The Importance of Having an EU Driving Licence
When you decide to work abroad, you will quickly realise the papers, gadgets and phases that help you get by when you’re away from home.
So while a universal solar charger and ‘une baguette, sil vous plait’ may help in some circumstances, they’re not going to help you get the local police off your back, unless they happen to have a flat phone battery or are having a picnic.
An EU driving licence, however, can help you out of many situations, assuming, of course, that you are not doing anything dodgy. The beauty of its flexibility lies in the photo card, so even if you do not intend to drive on your working trip overseas, you really must take your EU driving licence as a form of identity.
Different Countries, Different IDRemember that all countries have their own forms of ID, so if you’re asked for it – and you probably will be at some point – and all you’ve got to hand over is your credit card or cycling proficiency certificate, then don’t be surprised when the local gendarme turns his nose up.
Of course, you’re probably thinking, ‘you Wally, I’d just show him my passport’, but you’re forgetting that many hotels keep your passports for the duration of a working trip, or indeed it may be filled away safely in your apartment, or with the HR department perhaps. No one asks for your driving licence and it’s a handy credit card size, so you’re more likely to have it about your person, stashed in your wallet.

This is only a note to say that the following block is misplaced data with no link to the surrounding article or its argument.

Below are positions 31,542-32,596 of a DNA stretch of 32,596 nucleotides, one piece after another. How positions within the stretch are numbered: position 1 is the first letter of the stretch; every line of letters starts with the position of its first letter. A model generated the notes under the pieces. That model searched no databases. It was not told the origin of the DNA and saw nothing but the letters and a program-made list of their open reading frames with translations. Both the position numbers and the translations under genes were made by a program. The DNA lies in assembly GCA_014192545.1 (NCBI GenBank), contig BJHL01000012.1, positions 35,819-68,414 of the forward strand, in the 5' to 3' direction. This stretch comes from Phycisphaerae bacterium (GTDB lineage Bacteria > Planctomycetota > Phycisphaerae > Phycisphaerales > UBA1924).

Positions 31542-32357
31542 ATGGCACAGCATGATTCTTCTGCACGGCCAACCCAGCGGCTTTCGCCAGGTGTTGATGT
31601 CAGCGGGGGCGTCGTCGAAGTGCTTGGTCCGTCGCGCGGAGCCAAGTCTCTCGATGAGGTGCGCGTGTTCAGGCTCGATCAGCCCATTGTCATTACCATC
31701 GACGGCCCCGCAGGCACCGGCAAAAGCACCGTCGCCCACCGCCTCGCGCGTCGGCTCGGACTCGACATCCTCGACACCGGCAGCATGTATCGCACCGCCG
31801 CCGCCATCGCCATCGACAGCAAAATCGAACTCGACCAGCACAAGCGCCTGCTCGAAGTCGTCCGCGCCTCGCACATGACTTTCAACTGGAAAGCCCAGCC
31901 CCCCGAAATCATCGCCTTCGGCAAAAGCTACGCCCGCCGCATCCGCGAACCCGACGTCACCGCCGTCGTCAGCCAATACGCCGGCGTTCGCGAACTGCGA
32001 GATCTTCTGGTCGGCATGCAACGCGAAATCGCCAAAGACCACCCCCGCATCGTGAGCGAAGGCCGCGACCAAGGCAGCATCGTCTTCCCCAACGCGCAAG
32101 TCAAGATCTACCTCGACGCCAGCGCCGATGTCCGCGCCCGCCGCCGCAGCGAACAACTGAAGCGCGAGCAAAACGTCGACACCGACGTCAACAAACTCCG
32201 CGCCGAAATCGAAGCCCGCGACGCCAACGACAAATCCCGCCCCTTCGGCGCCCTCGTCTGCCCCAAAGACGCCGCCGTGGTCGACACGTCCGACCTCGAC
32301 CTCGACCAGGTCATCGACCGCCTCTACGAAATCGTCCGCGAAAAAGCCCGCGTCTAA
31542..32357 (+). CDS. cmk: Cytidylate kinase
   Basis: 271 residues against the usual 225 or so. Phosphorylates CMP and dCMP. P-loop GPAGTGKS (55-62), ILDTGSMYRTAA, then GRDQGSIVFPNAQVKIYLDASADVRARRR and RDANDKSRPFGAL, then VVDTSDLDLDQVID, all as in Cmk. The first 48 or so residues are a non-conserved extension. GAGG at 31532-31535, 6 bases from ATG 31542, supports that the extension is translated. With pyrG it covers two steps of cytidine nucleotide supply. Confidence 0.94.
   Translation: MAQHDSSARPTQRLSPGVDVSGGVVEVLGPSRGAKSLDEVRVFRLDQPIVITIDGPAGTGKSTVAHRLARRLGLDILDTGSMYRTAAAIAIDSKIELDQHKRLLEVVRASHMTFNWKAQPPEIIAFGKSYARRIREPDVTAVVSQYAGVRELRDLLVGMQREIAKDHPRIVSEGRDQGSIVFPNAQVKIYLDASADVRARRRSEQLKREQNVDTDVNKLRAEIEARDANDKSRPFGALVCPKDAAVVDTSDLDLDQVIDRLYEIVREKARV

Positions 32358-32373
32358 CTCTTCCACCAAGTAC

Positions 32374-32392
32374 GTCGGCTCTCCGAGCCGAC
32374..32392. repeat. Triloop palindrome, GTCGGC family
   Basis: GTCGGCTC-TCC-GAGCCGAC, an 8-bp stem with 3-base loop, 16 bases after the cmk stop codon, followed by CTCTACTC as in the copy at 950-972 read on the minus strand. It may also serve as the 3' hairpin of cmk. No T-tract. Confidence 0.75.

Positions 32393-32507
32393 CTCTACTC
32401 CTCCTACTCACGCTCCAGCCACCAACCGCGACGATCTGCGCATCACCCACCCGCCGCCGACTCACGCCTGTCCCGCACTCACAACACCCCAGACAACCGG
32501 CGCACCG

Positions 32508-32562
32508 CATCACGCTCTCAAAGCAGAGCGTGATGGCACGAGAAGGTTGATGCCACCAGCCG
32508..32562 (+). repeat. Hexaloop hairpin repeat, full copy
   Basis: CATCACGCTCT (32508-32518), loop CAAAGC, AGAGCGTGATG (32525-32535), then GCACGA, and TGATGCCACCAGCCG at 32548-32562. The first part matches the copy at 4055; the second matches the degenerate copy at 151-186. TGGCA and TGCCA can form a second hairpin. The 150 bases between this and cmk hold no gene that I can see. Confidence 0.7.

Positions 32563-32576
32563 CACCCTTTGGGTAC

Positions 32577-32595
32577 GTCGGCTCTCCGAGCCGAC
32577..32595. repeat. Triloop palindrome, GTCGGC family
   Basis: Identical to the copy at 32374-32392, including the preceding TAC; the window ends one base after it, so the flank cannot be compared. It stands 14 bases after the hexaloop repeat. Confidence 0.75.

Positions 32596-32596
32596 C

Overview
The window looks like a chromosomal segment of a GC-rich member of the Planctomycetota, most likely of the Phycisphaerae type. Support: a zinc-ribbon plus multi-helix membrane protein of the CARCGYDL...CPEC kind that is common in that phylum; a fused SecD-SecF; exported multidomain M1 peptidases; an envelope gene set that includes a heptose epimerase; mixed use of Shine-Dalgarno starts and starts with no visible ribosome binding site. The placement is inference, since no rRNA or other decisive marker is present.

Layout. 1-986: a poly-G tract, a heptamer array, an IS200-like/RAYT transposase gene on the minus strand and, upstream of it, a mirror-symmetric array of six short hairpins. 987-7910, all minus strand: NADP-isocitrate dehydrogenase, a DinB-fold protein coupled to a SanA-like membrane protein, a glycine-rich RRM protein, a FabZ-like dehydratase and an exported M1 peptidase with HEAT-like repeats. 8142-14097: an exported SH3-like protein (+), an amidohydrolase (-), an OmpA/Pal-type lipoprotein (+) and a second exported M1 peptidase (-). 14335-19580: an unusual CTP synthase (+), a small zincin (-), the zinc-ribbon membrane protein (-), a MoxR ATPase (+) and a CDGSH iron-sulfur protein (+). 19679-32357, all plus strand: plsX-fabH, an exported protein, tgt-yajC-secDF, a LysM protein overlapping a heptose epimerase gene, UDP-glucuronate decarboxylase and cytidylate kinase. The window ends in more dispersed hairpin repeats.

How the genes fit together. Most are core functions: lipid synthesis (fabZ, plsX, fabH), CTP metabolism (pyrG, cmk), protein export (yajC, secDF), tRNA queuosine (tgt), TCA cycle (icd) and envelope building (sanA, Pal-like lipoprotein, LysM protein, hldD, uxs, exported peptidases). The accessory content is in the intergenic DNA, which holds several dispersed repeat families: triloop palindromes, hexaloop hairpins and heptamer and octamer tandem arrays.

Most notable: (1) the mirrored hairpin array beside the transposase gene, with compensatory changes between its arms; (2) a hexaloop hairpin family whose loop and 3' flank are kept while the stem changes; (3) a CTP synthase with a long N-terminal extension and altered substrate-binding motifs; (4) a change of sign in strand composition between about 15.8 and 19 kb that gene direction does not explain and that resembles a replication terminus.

The photo and the EU flag is what help the ‘seriousness’ of this piece of ID. Even if you’re in some remote part of Croatia or a little fishing village in Italy, the card, with your picture, laminated and an official flag, not to mention a signature and address, is usually respected.
When you’re away from the UK, you may be surprised just how often you are asked for ID. In France, for example, you’re regularly asked for extra ID in supermarkets, especially if you’re paying by cheque but often even if you’re paying by debit card. In Spain, a policeman can simply stop you and ask for ID. It’s all too easy to be horrified and see it as some sort of personal liberty, but if you’re in another country you need to respect their rules.
Long Term AdviceIndeed, if you’re working abroad for any length of time, you may decide to rent your own apartment, hire a car or need to go to the doctors. Even if you have all the relevant paperwork you’d need in the UK, you’d be surprised how much more information the official bodies require, so you may as well have it all with you from the start.
In addition to the driving licence, it’s worth having copies of your marriage certificate (if applicable), birth certificates for yourself and your children, copies of your insurance documents and copies of the inserts from any medication that you take. This also means that you’re carrying around some pretty important documents, so guard them with your life and keep them safe.